Reclaim The Records, a non-profit activist group of genealogists, historians, journalists, teachers, and open government advocates based in the United States, says it has filed its biggest ever Freedom of Information Act (FOIA) request, making possible a world-record-setting request for billions of records in text and digital images from the US National Archives and Records Administration (NARA).
In the request made under the US FOI Act on October 14, 2020, Reclaim The Records is asking NARA for billions of digital images and their associated text metadata created through NARA’s Digitization Partnership Program. It is also asking to be treated as a “media requester” for the purposes of calculating the fees for the FOIA request, arguing that “We are a non-profit organization, not a commercial entity. We do not charge for copies of any of the tens of millions of records we have already acquired from government agencies and released to the public.”
Reclaim The Records said it acquires genealogical and historical databases and images from government sources, including government archives, often through the use of FOI laws and then uploads them to the Internet, without any copyright or usage restrictions or paywalls, making them freely available to the public and returning the taxpayer-funded materials to the public domain.
According to the organization, NARA has for several years managed an innovative public-private partnership program to digitize many of the important historical documents it holds, particularly records that would be useful for family history research.
Such records, it said, include multiple enumerations of the US Federal Census (since 1940), immigration and naturalization records, military and veteran records, tax assessment lists, and more.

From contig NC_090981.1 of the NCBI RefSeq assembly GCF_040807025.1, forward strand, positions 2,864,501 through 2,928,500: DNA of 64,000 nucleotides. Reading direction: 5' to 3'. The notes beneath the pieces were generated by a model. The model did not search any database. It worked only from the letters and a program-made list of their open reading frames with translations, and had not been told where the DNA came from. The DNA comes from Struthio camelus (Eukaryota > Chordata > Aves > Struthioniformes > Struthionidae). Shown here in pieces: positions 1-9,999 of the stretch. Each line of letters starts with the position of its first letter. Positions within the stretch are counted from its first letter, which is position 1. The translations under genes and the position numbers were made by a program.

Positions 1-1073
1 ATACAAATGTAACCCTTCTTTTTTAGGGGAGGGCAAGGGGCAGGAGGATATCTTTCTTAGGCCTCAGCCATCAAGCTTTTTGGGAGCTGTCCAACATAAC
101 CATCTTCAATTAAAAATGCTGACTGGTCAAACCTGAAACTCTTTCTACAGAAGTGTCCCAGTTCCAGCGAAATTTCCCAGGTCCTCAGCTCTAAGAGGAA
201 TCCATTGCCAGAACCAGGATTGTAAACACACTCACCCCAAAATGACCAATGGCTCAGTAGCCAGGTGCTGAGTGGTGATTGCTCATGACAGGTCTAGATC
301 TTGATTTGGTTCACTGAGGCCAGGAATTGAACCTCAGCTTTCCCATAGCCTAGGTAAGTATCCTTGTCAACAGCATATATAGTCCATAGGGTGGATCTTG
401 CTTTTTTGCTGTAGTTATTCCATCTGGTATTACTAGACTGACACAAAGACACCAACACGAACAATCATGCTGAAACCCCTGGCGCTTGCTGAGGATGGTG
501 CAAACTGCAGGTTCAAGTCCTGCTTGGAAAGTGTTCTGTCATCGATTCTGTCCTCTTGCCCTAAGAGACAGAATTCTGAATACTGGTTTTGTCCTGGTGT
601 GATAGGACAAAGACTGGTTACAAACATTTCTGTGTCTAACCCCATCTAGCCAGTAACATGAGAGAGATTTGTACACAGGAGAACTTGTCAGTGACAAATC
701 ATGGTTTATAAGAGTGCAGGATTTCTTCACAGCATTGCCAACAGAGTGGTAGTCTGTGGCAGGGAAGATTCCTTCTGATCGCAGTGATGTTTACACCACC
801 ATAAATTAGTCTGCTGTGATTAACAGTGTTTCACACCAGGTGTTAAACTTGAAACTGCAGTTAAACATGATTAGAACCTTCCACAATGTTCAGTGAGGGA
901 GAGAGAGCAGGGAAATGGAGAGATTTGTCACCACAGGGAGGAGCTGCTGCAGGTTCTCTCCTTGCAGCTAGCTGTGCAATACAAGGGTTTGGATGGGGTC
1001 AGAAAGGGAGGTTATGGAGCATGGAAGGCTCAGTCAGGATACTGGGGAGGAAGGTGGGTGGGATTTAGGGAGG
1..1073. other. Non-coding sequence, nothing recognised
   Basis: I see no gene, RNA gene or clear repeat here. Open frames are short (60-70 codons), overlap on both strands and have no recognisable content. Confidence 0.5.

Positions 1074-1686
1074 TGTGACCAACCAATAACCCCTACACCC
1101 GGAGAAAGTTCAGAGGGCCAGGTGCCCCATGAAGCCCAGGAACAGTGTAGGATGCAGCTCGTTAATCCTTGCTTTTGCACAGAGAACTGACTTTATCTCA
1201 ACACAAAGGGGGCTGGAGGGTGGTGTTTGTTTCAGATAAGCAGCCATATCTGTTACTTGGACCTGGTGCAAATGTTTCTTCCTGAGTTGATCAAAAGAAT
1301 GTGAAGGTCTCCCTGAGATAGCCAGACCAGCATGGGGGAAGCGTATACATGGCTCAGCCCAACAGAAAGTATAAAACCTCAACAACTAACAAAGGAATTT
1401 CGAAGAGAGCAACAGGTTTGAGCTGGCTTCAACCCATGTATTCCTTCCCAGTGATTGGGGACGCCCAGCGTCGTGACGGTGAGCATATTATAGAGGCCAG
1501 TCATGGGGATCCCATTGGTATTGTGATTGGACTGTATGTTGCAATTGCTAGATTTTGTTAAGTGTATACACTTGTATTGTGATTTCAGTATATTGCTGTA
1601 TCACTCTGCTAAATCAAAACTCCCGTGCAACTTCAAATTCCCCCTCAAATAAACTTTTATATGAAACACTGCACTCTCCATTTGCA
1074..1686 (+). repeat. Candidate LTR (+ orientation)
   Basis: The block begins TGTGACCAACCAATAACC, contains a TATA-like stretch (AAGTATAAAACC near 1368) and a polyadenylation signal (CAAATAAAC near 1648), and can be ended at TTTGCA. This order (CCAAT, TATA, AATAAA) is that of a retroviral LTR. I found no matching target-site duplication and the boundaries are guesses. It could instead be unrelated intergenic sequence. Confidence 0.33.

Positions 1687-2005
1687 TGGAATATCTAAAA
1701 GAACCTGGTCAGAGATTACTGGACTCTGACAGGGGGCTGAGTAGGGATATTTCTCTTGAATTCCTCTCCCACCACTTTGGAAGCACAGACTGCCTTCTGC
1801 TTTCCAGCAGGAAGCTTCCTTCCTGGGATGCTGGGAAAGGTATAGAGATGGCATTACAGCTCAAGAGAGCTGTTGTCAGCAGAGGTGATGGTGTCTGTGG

The organization stated that more than 400 of these important historical record sets have been digitized so far under this long-running partnership program, with each of the record sets containing hundreds of thousands, or more often millions, of individual documents.
It noted that a “likely-incomplete listing of these record sets” is available on the NARA web page “Microfilm Publications and Original Records Digitized by Our Digitization Partners”, which is said is located at www.archives.gov/digitization/digitized-by-partners.
Reclaim The Records said “The total number of unique historical documents digitized and transcribed through this program is probably in the billions.”
It claimed that in exchange for having private corporations and non-profit organizations agree to become “partners” and digitize the historical records from their original paper or microfilm formats – a massive task that would be largely cost-prohibitive for NARA to conduct on its own – NARA agreed to let the partners have the exclusive use of the newly-digitized materials on their own websites for a certain amount of time, an “embargo period”.
According to the organization, “This grant of supposedly exclusive entitlement to public records was meant to induce these partners to spend their time and money to conduct the digitization and transcription of the records at their own expense, instead of at the taxpayer’s expense. But while well-intentioned, it also meant that these original historical records were often completely removed from public access while the companies worked on them, making the records functionally unavailable to researchers, sometimes for years.”
It also claimed that “even once the digitization and transcription work was finally completed, the exclusivity period for each newly-created digital recordset was also supposed to be time-limited. After the stated embargo period would end for each unique record set, usually within five years but sometimes in three years, NARA would then be able to freely disseminate the now-digitized versions of these public documents, both the images and the text metadata that accompanied them.”